Computers, keyboards, printers, TVs, and
cell phones, these are a few of our favorite things. Many
Americans, and the citizens of developed countries world wide
have come to love and depend on the electronic devices we use
every day. We check the news on our computers in the morning,
and watch our favorite sit-com in the evening. We keep in touch,
and do business using our cell phones. But there is an often
ignored issue involving our love affair with our devices, the
growing amount of E-waste the world is producing, and the result
of our attempts to deal with it.
According to Greenpeace the
world throws away 20-50 tonnes of E-waste each year. Our
discarded computers, keyboards, mice, printers, scanners, mobile
phones, and TVs are all included in this total. When I consider
my own home, I count around 15 electronic devices. Some still
being used, and more than a few mobile phones, no longer loved,
have been relegated to the junk drawer, kept " just in case". In
the end, all will be thrown out.
The majority of the quickly growing world wide stream of E-waste
comes from North America, and Europe. Although some less
developed countries have been catching up quickly. Asia
generates an estimated 12 tonnes of E-waste annually.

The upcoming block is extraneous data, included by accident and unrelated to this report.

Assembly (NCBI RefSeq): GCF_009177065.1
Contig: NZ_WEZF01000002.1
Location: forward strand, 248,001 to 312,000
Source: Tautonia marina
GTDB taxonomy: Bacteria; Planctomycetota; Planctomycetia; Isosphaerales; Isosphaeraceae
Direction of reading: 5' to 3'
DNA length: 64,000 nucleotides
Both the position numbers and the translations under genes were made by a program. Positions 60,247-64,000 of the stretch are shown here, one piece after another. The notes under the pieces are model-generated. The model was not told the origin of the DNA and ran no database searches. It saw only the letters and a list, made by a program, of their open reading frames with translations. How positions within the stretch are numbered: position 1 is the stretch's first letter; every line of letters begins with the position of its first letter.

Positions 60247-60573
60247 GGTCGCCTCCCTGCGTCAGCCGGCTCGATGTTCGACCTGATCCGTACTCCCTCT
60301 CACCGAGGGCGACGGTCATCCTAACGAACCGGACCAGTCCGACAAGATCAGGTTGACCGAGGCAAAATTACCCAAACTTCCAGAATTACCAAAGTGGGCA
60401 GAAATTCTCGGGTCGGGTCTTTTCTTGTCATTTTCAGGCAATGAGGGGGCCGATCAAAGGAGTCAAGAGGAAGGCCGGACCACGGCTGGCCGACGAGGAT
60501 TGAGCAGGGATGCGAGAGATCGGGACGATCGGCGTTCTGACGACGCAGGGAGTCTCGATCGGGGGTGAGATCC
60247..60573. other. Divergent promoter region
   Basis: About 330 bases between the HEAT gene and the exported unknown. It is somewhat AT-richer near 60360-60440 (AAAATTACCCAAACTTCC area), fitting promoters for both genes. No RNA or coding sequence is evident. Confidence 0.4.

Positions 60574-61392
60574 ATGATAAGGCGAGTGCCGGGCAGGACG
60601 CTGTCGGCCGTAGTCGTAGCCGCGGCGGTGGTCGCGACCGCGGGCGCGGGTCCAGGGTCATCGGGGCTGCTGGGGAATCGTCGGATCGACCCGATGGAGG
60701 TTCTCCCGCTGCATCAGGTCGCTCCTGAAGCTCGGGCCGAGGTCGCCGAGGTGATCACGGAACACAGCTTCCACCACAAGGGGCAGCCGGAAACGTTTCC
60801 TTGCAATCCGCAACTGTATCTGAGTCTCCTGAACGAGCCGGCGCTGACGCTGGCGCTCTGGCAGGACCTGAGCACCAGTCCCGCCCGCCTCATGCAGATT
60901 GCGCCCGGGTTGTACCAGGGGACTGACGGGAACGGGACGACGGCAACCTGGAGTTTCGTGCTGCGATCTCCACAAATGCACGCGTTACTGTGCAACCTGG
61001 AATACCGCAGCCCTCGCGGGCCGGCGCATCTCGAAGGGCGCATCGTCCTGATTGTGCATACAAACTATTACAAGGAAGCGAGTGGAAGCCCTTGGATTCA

In the US 4.6 million tonnes of discarded electronics goes in to
landfills according to the EPA.
Once in the landfill, your old electronics start to release a
variety of toxins including heavy metals like lead, cadmium, and
mercury. These toxic metals may reach the ground water, and
enter the food chain. Another common method of disposal or
electronics in the US is incineration. This sends the toxic
components into the air.
With developed Western countries producing a vast majority of
the worlds E-waste, many are surprised to find that most it ends
up being sold to companies in China, and India. In these
countries armies of low paid, and poorly protected workers
process and recycle E-waste. They extract the valuable copper,
iron, silicon, and gold from the waste. This process has the
potential to be very damaging to the environment and dangerous
for the worker. Lower pay for workers, non existent
environmental regulations, and lower safety standards for
workers have made these countries the receptacle for our
The best possible solution for the growing E-waste problem is
reuse. Many schools and non-profit organizations would be
thankful for the working computer that you consider obsolete.
Once our electronics are no longer usable, there are responsible
ways to recycle them. The EPA recognizes two certification
standards for responsible recycling of
E-waste: the Responsible
Recycling Practices (R2)and the e-Stewards® standards
. Companies certified under these programs arecommittedto
reducing the human and environmental impact of recycling
electronic waste. Both of these organizations offer tools on
their websites that allow you to find a local facility to
recycle your E-waste responsibly.